Every year, my classroom participates in the Monster Exchange Writing Project! It is a FREE program that you can find here: www.monsterexchange.org
Students first draw and color a monster.
Once the monster is drawn and colored, students must create a set of directions for someone else to use in order to draw their monster. They are surprised to realize that this is a lot harder said than done!
Your classroom is paired up with another classroom and your kids have to draw their monsters while they draw your monsters.
Why not try this amazing program with your kids today??? I promise, they will love it! , even your reluctant writers If you need a cheap packet to help you through the process, you can click here!
We tried our hands at close reading by using a non-fiction article from the National Geographic Explorer magazine we get every month. I am sure this could just as easily be done with Scholastic News or Time for Kids articles. Here is a picture of a completed poster.
We followed five steps in order to make the posters. Students needed the article and access to a sheet of paper or post-it notes.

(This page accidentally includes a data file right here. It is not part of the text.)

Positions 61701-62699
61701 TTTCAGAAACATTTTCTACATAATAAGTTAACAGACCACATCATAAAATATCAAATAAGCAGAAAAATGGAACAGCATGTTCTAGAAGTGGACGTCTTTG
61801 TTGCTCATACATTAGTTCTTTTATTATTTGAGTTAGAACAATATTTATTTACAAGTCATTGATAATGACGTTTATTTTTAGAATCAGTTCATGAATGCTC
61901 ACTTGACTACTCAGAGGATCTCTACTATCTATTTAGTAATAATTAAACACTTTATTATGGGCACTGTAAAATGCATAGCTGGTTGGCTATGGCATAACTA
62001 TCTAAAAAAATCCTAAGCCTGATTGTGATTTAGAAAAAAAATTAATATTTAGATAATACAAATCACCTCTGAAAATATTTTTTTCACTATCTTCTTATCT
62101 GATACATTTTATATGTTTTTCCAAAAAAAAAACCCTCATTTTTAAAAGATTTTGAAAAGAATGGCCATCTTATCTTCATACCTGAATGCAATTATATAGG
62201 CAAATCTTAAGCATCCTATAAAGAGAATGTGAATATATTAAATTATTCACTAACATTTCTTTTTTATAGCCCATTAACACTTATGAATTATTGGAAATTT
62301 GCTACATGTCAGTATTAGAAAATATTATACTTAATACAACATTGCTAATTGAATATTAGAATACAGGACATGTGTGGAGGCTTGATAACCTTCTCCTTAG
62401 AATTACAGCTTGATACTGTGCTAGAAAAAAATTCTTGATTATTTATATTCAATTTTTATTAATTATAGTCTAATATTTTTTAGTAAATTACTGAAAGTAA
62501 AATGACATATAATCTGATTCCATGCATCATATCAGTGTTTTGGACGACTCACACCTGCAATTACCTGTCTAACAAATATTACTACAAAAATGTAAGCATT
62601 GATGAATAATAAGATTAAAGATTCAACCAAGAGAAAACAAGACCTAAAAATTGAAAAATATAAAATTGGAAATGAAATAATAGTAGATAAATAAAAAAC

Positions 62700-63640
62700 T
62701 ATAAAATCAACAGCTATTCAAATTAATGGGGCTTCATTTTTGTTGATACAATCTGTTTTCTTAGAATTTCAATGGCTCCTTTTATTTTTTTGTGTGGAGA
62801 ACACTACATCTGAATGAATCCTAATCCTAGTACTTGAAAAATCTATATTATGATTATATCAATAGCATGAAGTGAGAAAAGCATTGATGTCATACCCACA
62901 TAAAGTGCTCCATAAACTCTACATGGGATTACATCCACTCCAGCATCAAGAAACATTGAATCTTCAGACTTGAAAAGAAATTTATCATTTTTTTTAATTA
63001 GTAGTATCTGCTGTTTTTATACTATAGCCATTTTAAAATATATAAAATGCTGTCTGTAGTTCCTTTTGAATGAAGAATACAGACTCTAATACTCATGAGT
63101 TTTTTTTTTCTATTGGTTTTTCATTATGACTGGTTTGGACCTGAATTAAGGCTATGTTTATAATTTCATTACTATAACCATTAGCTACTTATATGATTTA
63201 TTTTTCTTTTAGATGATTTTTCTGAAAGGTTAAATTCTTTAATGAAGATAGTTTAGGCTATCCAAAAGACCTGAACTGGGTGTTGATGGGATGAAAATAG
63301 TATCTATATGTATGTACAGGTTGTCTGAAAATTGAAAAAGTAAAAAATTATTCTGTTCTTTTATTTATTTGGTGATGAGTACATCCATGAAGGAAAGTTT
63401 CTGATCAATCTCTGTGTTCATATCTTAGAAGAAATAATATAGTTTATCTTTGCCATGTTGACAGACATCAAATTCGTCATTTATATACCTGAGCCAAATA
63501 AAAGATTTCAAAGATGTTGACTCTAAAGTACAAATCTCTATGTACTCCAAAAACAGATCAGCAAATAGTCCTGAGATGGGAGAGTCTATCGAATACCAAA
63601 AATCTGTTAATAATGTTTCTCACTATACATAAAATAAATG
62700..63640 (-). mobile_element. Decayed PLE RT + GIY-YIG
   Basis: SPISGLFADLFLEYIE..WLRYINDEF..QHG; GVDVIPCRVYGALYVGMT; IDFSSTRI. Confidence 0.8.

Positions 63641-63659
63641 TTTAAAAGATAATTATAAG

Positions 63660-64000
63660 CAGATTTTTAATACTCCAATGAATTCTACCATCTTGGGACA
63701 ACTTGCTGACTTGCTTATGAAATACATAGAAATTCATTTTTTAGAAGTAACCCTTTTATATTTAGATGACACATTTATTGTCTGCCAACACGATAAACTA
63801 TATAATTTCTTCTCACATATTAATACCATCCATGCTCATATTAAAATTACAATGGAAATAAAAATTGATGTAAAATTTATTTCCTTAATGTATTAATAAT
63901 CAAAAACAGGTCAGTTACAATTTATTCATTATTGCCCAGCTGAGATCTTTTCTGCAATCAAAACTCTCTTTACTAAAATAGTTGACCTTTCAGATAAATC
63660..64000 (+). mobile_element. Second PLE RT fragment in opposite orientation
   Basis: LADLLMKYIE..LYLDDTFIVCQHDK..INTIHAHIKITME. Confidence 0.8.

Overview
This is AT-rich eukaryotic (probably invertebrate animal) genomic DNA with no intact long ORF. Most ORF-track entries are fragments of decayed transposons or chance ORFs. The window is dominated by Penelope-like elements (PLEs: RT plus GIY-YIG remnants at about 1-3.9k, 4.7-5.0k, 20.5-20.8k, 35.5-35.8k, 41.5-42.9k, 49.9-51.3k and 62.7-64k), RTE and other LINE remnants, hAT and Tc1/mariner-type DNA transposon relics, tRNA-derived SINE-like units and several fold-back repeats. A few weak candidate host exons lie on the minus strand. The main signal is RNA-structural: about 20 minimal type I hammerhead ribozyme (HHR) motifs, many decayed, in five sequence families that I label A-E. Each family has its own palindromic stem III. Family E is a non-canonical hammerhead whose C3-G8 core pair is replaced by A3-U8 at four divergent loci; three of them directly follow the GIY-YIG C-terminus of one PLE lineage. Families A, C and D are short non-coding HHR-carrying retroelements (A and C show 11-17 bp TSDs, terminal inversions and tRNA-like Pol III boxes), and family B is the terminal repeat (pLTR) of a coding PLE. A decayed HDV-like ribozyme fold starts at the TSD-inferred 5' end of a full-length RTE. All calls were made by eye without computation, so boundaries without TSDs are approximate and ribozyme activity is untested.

Step #1 We quickly flipped through the article focusing on pictures, headings, titles, etc. Students wrote 4-5 questions about what they saw as they scanned the article.
Step #2 We read the article and students wrote any interesting facts they heard down on post-it notes.
Step #3 We looked through the article in order to find 3-5 vocabulary words relating to the article.
Step #4 We focused on one specific section of the article and wrote a summary of it.
Step #5 We used all of these parts to construct a detailed informational poster about the article.
They turned out great!
How do you use close reading in your classroom? You can answer and share your ideas in the comments!